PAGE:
One of the men who helped launch a social media campaign that raised hundreds of millions for neurological disease has died aged 37.
Patrick Quinn, who was born in New York served as the co-founder for the amyotrophic lateral sclerosis or ALS campaign following his own diagnosis and subsequent battle with motor neuron disease.
The campaign raised more than £163 million for medical research into the rapidly progressive group of neurological diseases.
Diagnosed back in 2013, Mr Quinn helped popularise the challenge and was joined by many famous faces the world over including Lewis Hamilton, Justin Timberlake, Bill Gates, Oprah Winfrey, Lady Gaga and Tom Cruise.
A year after his diagnosis the Ice Bucket Challenge went viral across the world on social media, millions took to posting videos and photos of themselves dumping buckets of ice water on their heads while urging donations to ALS research.
After the 37-year-olds death on Sunday, messages of thanks and condolence have poured into his family via social media.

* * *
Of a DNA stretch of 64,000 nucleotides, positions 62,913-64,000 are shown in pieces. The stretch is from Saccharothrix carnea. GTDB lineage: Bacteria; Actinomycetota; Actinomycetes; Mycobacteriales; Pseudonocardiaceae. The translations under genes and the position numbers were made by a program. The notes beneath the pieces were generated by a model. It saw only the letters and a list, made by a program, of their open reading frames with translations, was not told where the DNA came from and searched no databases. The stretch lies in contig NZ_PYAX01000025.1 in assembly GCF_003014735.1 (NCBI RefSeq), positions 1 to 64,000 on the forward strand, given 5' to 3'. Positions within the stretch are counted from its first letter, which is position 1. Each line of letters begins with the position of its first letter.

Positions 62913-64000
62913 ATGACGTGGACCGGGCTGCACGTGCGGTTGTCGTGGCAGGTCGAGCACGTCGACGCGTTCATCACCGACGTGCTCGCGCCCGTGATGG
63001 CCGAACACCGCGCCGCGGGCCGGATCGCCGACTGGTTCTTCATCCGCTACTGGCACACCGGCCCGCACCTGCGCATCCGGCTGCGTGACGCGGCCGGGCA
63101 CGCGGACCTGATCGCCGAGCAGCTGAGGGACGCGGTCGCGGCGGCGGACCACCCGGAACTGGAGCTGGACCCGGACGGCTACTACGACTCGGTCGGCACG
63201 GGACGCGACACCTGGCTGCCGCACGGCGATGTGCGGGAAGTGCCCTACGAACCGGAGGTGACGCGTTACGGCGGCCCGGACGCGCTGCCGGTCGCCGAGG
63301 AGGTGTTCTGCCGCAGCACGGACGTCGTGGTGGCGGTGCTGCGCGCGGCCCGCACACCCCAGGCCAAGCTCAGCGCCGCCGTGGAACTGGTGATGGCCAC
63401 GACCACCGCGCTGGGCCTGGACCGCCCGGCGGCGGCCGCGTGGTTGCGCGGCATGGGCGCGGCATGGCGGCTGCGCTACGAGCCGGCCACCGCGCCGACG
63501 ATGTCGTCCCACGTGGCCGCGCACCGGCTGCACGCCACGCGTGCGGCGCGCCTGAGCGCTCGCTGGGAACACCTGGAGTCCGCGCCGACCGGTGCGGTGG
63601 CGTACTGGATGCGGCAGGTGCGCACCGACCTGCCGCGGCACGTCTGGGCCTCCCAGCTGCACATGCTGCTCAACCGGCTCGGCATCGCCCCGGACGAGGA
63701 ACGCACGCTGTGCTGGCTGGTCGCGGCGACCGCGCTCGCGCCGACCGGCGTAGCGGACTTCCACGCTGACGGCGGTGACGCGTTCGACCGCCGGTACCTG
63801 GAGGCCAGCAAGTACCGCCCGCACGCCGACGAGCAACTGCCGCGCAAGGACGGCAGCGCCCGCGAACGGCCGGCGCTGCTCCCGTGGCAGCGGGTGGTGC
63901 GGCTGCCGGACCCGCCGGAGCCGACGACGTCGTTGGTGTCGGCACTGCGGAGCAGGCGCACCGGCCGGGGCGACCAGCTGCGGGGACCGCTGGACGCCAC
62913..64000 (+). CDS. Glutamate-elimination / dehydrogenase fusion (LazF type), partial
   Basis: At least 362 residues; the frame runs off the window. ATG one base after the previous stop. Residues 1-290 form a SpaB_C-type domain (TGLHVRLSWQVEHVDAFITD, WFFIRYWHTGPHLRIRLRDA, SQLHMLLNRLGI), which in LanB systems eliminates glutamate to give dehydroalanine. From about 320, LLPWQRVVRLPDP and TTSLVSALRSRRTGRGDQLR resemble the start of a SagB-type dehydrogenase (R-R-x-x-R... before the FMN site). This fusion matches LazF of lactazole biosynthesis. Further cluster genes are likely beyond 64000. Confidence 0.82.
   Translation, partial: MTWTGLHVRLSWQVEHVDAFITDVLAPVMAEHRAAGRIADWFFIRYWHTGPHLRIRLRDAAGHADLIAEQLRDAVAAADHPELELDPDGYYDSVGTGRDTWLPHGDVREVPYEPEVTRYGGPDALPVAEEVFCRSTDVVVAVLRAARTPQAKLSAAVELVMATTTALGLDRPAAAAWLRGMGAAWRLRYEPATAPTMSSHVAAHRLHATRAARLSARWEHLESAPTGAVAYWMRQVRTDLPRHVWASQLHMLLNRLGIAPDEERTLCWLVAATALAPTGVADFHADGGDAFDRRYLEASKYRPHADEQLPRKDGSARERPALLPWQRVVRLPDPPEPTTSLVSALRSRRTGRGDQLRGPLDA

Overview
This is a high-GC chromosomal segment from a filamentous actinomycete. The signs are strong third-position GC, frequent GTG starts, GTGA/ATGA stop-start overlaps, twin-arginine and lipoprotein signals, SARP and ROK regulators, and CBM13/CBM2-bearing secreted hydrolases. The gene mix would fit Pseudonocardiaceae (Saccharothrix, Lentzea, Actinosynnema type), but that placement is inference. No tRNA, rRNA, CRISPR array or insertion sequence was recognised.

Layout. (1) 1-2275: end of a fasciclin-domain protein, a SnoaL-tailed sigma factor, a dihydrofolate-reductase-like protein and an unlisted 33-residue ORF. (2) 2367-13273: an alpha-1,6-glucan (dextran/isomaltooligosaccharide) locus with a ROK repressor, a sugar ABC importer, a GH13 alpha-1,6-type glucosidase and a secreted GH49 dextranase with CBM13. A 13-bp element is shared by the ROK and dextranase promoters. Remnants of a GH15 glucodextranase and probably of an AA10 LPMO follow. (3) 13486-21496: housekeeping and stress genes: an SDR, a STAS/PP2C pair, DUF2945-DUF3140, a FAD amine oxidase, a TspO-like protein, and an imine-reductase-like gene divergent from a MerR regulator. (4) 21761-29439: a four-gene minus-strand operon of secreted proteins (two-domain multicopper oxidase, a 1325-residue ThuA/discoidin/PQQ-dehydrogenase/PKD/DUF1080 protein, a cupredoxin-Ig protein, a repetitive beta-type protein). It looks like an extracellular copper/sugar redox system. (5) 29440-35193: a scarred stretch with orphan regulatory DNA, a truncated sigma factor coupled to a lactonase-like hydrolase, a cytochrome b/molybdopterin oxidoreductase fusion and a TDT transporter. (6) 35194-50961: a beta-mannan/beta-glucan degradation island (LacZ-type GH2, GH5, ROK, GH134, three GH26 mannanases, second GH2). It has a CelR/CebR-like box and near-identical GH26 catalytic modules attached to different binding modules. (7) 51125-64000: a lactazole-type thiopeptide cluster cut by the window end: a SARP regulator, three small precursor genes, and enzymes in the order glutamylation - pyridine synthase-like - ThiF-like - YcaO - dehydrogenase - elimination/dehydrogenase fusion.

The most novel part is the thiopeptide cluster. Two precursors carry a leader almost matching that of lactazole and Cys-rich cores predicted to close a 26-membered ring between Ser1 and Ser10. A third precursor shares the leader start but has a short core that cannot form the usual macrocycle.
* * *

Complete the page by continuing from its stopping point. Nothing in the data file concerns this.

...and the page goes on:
Many thanked him for the attention he drew to the disease and the growing need for a cure.
Currently it is thought that around 12 to 15 thousand Americans may have the disease with an estimated 5-10% of cases are believed to be hereditary – the cause of which is currently unknown and without a cure.
Nominated alongside fellow motor neurone disease activist Peter Frates, who died from the condition last year aged 34, the duo had been the recipients of many awards for their joint efforts including a nomination for Time magazine’s “Person of the Year” in 2014.
In a statement, the ALS Association said “The Ice Bucket challenge dramatically accelerated the fight against ALS, leading to new research discoveries, expansion of care for people with ALS, and greater investment by the government in ALS research.
“Pat changed the trajectory of the fight against ALS forever. He inspired millions to get involved and care about people who are living with ALS.”